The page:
default

The Spanish Bank Bailout: A Complete Walk Thru From Deutsche Bank

Over the past 24 hours, Zero Hedge covered the various key provisions, and open questions, of the Spanish bank bailout. There is, however, much more when one digs into the details. Below, courtesy of Deutsche Bank's Gilles Moec is a far more nuanced analysis of what just happened, as well as a model looking at the future of the pro forma Spanish debt load with the now-priming ESM debt, which may very well hit 100% quite soon as we predicted earlier. Furthermore, since the following comprehensive walk-thru appeared in the DB literature on Friday, before the formal announcement, it is quite clear that none other than Deutsche Bank, whose "walk-thru" has been adhered to by the Spanish government and Europe to the dot, was instrumental in defining a "rescue" of Spain's banks, which had it contaged, would have impacted the biggest banking edifice in Europe by orders of magnitude: Deutsche Bank itself.

Phoenix Capital Research's picture

 

I believe this is Germany’s final push for EU control. If this fails and Germany ceases to offer additional bailout funds in some form then the EU will collapse (as noted earlier, the ECB, IMF, and US Fed cannot prop the EU up nor will the ESM mega bailout fund work). Spain’s literally on the verge of seeing a bank holiday. Germany is the only one who might have the funds to prop it up. And Germany wants gold. In plain terms, the EU will likely not last through the summer. It’s literally GAME OVER time. Various proposals will crop up (such as Germany’s “cash for Gold” program), but no one (not even Germany) actually has the funds to support the avalanche of banking failures that is coming.

Details Emerge About Spain's Cramming Down "Bailout" Loan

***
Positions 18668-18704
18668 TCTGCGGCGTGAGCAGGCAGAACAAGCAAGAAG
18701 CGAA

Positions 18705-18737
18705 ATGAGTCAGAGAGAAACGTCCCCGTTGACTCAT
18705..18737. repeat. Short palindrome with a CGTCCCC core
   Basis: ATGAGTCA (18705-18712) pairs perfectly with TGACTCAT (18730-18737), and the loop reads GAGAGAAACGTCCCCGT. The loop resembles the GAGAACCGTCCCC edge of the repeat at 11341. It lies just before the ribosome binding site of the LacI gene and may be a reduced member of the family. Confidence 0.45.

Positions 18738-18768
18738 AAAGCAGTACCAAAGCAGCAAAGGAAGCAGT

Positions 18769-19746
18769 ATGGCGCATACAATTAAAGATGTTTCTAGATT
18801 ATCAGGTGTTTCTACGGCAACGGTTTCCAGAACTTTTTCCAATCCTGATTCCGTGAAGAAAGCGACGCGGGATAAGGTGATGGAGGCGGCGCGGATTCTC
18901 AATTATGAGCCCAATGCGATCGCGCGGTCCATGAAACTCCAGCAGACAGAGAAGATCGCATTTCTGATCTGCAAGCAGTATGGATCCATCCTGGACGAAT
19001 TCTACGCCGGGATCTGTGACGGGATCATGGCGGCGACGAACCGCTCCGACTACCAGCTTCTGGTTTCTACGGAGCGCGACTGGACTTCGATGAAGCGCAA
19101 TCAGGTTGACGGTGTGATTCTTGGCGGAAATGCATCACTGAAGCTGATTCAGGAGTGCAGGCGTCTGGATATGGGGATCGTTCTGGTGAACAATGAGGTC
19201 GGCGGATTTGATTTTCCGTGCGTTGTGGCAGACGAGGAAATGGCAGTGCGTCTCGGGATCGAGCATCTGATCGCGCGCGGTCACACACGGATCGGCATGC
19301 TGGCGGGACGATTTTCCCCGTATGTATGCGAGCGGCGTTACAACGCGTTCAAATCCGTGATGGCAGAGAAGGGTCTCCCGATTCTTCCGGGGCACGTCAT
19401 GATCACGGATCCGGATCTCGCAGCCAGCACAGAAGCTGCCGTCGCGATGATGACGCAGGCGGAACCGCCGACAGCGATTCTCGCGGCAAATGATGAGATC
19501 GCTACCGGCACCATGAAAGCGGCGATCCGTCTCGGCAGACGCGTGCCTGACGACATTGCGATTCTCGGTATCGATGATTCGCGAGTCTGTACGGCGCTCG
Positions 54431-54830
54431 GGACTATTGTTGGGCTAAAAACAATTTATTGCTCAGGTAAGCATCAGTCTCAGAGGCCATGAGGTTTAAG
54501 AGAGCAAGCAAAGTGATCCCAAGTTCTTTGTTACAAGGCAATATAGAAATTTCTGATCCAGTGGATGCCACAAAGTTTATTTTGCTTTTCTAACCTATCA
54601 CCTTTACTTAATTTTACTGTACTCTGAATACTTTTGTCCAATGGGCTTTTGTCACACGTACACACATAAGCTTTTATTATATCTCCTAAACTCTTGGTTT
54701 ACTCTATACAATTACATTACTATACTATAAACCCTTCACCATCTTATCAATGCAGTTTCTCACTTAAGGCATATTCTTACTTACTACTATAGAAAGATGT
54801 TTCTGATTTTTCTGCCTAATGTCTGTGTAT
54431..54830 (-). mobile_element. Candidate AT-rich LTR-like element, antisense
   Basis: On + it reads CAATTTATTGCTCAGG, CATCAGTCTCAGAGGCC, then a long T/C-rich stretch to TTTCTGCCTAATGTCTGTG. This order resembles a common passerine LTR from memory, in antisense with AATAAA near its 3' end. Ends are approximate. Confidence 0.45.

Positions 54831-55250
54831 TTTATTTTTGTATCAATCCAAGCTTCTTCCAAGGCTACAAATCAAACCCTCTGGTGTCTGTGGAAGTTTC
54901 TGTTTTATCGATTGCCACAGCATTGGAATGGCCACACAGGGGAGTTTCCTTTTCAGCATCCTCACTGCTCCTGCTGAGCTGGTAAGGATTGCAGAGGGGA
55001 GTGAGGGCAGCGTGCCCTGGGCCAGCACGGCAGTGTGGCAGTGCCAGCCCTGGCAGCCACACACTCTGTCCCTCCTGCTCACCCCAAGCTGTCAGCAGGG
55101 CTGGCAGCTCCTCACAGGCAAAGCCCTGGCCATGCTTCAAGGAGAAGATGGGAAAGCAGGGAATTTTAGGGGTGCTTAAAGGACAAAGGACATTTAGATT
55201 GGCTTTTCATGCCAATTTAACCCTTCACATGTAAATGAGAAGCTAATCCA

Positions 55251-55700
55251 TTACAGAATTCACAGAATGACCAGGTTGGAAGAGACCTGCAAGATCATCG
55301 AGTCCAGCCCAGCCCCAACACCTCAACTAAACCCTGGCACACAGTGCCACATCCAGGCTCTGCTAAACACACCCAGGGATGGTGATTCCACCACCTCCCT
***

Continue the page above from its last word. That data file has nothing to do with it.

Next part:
While details are largely missing in the aftermath of yesterday's historic announcement from Spain, the one thing that we did catch inbetween the various conferences and announcements, and probably the most important thing, is that the ESM/EFSF funded bailout loan, whose use of proceeds will go to fund the FROB, not one which will rank pari passu with the FROB, will have "terms better than market" - always a code word for priming and cramdown of other debt classes. Today, we learn that this is precisely the case, and the worst case outcome from Spain's pre-primed sovereign creditors.

Phoenix Capital Research's picture

 

In Bankia’s case all of this culminated in the bank receiving a €19 billion Euro bailout, the largest in Spain’s history. And for certain this amount of money will be increased dramatically: Bankia’s loan book is roughly €200 billion in size (1/5th the size of Spain’s GDP) and I can assure you a major chunk of this is total and complete garbage. That’s not the problem however. The REAL problem is that Spain itself is broke and doesn’t have the money to prop this bank up…

 

Guest Post: Presenting the CBO's 'Long-Term Outlook' Infographic

When you hear two politicians in the US going toe to toe arguing about public finances (i.e. money that isn’t theirs), they’ll often cite numbers published by the Congressional Budget Office (CBO). In political circles, the CBO is considered an honest broker - an objective referee that simply presents the facts without taking a position on the numbers. Today they’ve released an infographic showing America’s debt to GDP ratio over the last 100-years, through World War I, the Great Depression, World War II, the Nixon Gold shock, and the Global Financial Crisis. For what it’s worth, both of the CBO’s scenarios for future debt growth seem absurd  underpinned by an even larger assumption– that the status quo is maintained, i.e. the United States remains the world’s most powerful economic force, can print currency at will without consequence, and can inspire foreigners to buy Treasuries. Rather than relying on some bureaucrat, though, history is really the best indicator for what will happen in the future. It may not repeat, but it’ll certainly rhyme. And history shows that the long-term likelihood is financial repression, severe inflation, and/or default.